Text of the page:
I, . . . (name of Plaintiff or Claims Manager), join in the request that this case be continued for the reasons set forth in the petition."
In this case, there is no indication in the record that appellant's counsel complied with any section of Pa.R.C.P. 216 or the local rules to apply for a continuance when he had knowledge a week before the call of the list that there was a possibility of a conflict in his schedule. It might be argued that it is impractical for an attorney to comply with all the formalities of Pa.R.C.P. 216 in applying for a continuance because an attorney does not know exactly when a case will be assigned for trial due to settlements and other continuances. Budget Laundry Co. v. Munter, supra. Also, courts
[ 253 Pa. Super. Page 253]
are instructed to construe the Rules of Civil Procedure liberally as to serve a just result. Pa.R.C.P. 126; Straff v. Nationwide Mutual Fire Ins. Co., 230 Pa. Super. 403, 326 A.2d 586 (1974) (Hoffman, Dissenting). While these are valid points and might be convincing if that were all that were at issue, in viewing the totality of the circumstances in this case, those arguments are not conclusive. The countervailing policy is that the Rules of Civil Procedure are established to provide for the orderly administration of the courts, and therefore must be followed by all attorneys. Silberman v. Ratner, 103 Pa. Super. 424, 157 A.2d 632 (1931). It would be a dangerous precedent indeed if an attorney could obtain a continuance by an off the record phone call the morning of trial. See 17 Am.Jur.2d, Continuance § 15. Furthermore, we hasten to add, had it not been for Judge Barry even this gesture would have remained undone.
Appellant also argues that there were gaps in the existing record, and that there were conversations between persons of which he was not informed until later. If appellant had complied with Pa.R.C.P. 216, all the facts would have been on record prior to the trial through the petitions for continuance.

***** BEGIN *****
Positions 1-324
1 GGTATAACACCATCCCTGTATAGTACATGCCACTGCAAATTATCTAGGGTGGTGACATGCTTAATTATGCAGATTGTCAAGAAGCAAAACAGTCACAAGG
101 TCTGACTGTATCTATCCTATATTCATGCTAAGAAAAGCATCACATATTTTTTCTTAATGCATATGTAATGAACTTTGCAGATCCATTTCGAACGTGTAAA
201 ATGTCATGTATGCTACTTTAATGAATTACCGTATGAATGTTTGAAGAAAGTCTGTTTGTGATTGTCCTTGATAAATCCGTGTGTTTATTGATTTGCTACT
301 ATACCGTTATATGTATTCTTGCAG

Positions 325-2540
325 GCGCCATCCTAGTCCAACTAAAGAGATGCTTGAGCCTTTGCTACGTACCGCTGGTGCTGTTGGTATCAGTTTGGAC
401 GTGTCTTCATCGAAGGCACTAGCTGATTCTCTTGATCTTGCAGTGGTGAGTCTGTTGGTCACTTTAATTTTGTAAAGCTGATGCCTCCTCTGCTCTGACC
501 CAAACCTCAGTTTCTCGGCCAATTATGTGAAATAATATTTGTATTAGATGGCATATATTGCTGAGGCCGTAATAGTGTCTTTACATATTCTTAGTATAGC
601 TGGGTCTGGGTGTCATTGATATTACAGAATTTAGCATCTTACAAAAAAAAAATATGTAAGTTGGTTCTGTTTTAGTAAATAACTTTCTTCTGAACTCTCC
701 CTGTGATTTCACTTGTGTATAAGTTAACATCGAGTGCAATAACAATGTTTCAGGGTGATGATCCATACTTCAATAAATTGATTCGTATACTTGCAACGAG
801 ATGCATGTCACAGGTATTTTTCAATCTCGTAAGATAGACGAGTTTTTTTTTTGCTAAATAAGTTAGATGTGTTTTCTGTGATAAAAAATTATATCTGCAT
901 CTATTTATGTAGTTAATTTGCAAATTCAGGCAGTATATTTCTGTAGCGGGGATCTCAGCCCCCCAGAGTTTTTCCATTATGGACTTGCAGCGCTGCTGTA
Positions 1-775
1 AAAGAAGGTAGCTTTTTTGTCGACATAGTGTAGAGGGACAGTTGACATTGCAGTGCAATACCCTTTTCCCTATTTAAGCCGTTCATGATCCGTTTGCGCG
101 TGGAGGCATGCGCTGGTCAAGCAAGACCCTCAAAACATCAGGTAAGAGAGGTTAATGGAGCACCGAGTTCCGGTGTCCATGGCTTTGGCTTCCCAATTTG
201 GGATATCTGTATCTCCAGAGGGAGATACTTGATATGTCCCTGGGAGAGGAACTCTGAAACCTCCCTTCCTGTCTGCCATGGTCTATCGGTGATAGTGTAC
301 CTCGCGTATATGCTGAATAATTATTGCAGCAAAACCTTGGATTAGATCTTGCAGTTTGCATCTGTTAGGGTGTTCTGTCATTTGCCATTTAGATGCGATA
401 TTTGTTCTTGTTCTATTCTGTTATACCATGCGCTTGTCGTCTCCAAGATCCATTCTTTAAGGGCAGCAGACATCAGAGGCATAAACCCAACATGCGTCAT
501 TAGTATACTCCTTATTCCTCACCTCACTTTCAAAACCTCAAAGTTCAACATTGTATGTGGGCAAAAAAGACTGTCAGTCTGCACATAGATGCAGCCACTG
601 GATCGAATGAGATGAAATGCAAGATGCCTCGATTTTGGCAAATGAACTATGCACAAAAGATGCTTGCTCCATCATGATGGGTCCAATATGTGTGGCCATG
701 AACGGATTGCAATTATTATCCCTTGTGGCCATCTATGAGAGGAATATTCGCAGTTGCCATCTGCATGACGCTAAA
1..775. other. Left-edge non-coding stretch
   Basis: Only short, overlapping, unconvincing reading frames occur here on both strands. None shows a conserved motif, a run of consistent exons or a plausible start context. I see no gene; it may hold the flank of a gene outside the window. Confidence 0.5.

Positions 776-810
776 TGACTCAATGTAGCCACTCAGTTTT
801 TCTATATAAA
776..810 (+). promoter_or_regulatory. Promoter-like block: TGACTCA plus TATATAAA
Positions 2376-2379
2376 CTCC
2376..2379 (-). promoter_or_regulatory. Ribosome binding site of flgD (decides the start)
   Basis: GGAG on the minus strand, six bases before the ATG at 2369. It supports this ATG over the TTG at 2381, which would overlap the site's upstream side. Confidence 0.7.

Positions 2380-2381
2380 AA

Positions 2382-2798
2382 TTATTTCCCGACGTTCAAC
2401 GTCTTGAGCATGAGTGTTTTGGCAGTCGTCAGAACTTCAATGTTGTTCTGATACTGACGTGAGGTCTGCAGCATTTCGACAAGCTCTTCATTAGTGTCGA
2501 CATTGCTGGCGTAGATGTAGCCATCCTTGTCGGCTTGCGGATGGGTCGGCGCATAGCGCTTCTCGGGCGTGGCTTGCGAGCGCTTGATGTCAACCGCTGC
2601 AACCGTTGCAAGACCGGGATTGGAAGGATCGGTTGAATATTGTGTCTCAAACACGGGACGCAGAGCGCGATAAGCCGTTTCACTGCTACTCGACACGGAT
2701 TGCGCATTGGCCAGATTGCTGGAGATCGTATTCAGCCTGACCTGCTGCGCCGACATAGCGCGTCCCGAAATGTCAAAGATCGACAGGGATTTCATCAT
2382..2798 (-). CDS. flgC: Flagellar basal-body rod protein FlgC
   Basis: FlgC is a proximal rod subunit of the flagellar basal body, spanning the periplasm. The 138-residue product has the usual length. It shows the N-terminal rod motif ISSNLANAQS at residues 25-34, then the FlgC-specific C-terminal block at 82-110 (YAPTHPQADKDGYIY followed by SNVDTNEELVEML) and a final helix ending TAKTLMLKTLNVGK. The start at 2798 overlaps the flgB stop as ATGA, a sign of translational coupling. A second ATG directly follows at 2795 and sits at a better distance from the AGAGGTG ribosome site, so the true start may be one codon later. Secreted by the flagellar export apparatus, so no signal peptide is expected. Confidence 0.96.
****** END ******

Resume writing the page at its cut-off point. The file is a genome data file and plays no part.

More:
Appellant's final contention is that the case should be remanded for the taking of depositions on any factual disputes. Although this may be the procedure used in some cases, e. g., White v. Alston, 231 Pa. Super. 438, 331 A.2d 765 (1974); St. Paul Fire & Marine Ins. Co. v. Boscia, 231 Pa. Super. 165, 331 A.2d 696 (1974), the factual dispute in this case is a collateral matter, the crux being counsel's failure to inform either the calendar control judge or the trial judge, prior to the morning of trial, that he had other commitments scheduled for that day.
"Dilatory practices by lawyers cannot be countenanced. Nor can lawyers be permitted to disrupt the orderly process of disposition of litigation by the sheer weight of the number of cases which they are engaged to try." Budget Laundry, 450 Pa. at 21-22, 298 A.2d at 58. Although strict and literal compliance with the Rules of Civil Procedure is
[ 253 Pa. Super. Page 254]
not advocated whenever the ends of justice will not be met, we are not convinced that the ends of justice would be served by deviating from the rules under these circumstances.